Our share in global trade, at 1.94% is much lower than where it should be. Collaborative efforts would go a long way in helping the country meet its aspiration to become a high-tech manufacturing hub.
In the life of a nation, as in the lives of individuals, entering the eighth decade is a momentous milestone. For India, the last seven decades have been enormously transformational. While India’s current record as one of the fastest growing economies is top of mind today, it’s worth remembering that soon after Independence, the nation had a promising start. It was a forerunner in development planning and achieved an average industrial growth of more than 8% per annum between 1954-55 and 1964-65. Since Independence, the Gross Domestic Product (GDP) has expanded more than forty-fold to exceed $2 trillion today.
A key lesson to be learnt from the Indian economy’s journey from Independence is that the country has gained from increasing its interdependence. India has been a beneficiary of globalisation and it’s imperative that we continue the move towards greater openness. India’s current share in global trade (1.94%) is much lower than where it should be. There are many ways to deepen India’s economic and commercial connections. For instance, a focus on advanced economies such as the US, UK, Japan and Israel can unleash immense economic benefits. India-Japan collaboration for developing Northeastern corridors can provide better connectivity to East Asia. Similarly, strengthening India’s commercial relations with the US holds important implications for enhancing our defence manufacturing and Make in India.
Going beyond bilateral collaboration, India could benefit from multilateral synergies. A three-way collaboration of India-US-Israel holds economic promise. Combining US and Israel’s expertise in advanced technologies with India’s large talent base would enable businesses in the three countries to gain competitively. Likewise, promoting collaboration at the level of the respective country’s states, between large economies like the U.S. and India, will open new economic opportunities. While India could benefit from technology transfer and employment generation facilitated by foreign engagements, overseas firms will gain from having market access to India’s vast, high growth market. Well-designed collaborative efforts would go a long way in helping the country meet its aspiration to become a hub for high-tech manufacturing.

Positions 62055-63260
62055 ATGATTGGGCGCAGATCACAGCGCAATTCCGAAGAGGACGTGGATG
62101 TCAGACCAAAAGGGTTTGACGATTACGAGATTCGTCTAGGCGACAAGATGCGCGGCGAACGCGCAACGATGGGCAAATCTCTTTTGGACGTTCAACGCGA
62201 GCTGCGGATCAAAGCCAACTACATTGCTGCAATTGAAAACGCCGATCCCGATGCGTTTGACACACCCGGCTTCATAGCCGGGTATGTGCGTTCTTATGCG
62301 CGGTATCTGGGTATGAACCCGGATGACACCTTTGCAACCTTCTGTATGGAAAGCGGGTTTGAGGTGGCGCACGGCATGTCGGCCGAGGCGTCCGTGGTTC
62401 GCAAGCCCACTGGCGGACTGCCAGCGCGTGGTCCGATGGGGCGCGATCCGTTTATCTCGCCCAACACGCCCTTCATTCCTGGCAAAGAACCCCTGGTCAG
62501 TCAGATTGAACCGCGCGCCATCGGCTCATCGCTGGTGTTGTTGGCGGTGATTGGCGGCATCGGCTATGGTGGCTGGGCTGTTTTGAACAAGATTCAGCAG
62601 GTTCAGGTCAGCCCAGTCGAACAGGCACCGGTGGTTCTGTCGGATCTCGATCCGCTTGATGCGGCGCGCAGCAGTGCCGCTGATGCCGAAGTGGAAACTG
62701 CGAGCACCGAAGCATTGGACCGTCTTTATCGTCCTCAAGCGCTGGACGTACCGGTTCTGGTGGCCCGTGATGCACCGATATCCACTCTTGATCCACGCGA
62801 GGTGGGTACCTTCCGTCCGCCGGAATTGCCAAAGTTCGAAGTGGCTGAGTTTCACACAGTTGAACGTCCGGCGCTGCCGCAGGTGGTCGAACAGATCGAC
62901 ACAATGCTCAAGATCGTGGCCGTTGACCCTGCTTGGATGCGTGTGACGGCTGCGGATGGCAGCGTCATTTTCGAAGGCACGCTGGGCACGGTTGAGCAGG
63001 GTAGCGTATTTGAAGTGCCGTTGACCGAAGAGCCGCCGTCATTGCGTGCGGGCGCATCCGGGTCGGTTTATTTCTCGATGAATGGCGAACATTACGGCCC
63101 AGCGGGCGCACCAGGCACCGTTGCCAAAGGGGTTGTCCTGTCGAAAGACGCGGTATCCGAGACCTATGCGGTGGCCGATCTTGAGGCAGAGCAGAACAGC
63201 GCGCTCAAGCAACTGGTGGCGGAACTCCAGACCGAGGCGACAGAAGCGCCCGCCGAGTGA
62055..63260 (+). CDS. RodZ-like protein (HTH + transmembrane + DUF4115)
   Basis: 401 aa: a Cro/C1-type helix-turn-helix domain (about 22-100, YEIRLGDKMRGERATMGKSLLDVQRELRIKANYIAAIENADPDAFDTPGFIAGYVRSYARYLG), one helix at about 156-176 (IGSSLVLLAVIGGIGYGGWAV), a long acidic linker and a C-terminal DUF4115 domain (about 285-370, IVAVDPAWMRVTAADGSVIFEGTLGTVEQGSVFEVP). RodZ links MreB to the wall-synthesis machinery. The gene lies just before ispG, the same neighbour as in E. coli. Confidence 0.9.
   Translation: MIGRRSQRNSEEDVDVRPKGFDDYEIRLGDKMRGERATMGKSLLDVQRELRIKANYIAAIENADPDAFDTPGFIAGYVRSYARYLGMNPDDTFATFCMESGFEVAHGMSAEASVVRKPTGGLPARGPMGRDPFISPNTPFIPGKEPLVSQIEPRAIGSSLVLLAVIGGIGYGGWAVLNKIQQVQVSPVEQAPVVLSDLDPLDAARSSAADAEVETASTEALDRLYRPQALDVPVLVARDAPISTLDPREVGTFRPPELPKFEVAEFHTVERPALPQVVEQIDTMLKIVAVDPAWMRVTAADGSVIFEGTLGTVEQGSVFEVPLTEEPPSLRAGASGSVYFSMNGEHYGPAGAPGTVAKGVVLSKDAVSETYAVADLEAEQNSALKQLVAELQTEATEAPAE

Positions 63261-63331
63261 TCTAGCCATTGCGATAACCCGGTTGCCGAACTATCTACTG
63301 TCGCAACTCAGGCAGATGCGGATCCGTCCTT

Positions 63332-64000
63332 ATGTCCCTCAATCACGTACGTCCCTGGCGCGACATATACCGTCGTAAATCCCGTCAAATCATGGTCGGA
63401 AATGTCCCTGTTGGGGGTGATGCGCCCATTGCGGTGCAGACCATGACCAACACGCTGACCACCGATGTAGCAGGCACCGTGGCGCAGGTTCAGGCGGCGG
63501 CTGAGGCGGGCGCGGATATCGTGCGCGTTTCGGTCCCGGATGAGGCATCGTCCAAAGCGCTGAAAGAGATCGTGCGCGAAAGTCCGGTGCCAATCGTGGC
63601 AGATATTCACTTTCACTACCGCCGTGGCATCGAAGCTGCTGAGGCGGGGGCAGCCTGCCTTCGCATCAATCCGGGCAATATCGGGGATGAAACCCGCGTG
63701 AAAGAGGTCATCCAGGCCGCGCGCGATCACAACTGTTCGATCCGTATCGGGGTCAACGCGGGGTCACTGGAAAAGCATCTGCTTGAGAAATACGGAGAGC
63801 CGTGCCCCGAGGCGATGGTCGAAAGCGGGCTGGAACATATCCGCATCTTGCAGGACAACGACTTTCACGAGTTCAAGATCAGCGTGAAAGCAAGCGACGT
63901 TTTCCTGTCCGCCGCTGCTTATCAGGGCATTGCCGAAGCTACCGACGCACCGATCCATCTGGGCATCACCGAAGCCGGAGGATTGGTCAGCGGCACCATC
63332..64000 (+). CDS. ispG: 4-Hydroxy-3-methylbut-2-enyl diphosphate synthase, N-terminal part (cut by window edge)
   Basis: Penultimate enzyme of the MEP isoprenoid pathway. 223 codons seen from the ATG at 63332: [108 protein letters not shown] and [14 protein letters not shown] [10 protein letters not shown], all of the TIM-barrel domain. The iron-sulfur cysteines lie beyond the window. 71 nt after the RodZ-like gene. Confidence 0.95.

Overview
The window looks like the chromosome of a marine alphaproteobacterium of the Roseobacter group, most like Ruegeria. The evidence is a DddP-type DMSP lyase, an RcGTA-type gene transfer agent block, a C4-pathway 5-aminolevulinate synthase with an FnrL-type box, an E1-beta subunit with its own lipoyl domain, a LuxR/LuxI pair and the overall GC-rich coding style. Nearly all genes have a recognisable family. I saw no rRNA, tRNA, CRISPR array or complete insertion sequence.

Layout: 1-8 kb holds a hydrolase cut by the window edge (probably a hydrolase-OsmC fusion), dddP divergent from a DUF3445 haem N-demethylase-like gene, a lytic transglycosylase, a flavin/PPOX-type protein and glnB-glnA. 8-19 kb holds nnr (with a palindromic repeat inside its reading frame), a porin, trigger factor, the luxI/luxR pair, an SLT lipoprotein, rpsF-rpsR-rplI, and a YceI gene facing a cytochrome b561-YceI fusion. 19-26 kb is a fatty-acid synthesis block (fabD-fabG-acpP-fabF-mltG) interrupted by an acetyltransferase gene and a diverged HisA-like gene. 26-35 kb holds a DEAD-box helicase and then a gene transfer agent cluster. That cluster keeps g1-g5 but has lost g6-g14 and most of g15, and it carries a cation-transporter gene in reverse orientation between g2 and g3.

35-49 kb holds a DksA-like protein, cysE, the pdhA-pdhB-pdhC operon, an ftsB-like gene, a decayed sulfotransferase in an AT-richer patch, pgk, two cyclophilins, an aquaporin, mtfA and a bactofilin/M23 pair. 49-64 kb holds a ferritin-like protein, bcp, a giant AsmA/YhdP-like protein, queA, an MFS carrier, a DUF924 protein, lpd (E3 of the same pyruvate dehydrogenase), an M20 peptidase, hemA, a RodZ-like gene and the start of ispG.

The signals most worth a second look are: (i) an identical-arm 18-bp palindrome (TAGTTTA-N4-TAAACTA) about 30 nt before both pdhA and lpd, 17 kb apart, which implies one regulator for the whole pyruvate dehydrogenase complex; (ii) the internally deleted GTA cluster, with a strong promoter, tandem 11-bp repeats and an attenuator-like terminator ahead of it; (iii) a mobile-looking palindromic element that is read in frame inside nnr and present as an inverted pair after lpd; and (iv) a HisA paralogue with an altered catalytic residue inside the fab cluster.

To further its interdependence, India has pursued free trade agreements (FTAs). For instance the FTA with Chile has resulted in a surge in the presence of Indian automobiles on Chilean highways. Even programmes such as Skill India, Stand-up India and Digital India will benefit from global interdependence.
We live in an age of mutual economic interdependence, more than ever before. Just as we focus internally on the ease of doing business, ease of trade facilitation and associated logistics also warrant major emphasis to facilitate greater participation in global value chains. Hence, greater regional and global integration must continue to be priorities.
India’s economic prosperity will be driven by its global interdependence, in increasing trade and investments into and from India, helping drive GDP growth and prosperity for all Indians. We have an opportunity to build on the progress of the past 70 years to further advance the benefits of globalisation for India.
Arun M Kumar, is Chairman & CEO, KPMG in India
The views expressed are personal.